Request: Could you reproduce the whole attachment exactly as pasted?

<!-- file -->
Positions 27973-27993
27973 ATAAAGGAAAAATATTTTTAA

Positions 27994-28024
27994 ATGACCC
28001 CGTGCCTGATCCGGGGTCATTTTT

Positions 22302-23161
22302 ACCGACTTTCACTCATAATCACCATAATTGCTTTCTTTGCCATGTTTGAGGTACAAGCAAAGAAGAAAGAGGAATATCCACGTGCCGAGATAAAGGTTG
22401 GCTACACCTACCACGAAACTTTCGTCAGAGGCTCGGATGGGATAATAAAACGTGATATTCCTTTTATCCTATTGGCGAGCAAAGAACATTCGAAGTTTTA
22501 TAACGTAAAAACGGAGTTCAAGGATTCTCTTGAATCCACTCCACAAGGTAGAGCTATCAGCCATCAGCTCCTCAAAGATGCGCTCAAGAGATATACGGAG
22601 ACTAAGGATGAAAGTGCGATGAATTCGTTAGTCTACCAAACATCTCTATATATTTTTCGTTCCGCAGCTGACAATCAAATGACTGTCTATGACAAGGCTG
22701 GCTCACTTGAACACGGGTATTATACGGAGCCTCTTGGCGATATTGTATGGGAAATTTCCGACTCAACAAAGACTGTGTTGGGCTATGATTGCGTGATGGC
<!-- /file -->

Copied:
Positions 27973-27993
27973 ATAAAGGAAAAATATTTTTAA

Positions 27994-28024
27994 ATGACCC
28001 CGTGCCTGATCCGGGGTCATTTTT

Positions 22302-23161
22302 ACCGACTTTCACTCATAATCACCATAATTGCTTTCTTTGCCATGTTTGAGGTACAAGCAAAGAAGAAAGAGGAATATCCACGTGCCGAGATAAAGGTTG
22401 GCTACACCTACCACGAAACTTTCGTCAGAGGCTCGGATGGGATAATAAAACGTGATATTCCTTTTATCCTATTGGCGAGCAAAGAACATTCGAAGTTTTA
22501 TAACGTAAAAACGGAGTTCAAGGATTCTCTTGAATCCACTCCACAAGGTAGAGCTATCAGCCATCAGCTCCTCAAAGATGCGCTCAAGAGATATACGGAG
22601 ACTAAGGATGAAAGTGCGATGAATTCGTTAGTCTACCAAACATCTCTATATATTTTTCGTTCCGCAGCTGACAATCAAATGACTGTCTATGACAAGGCTG
22701 GCTCACTTGAACACGGGTATTATACGGAGCCTCTTGGCGATATTGTATGGGAAATTTCCGACTCAACAAAGACTGTGTTGGGCTATGATTGCGTGATGGC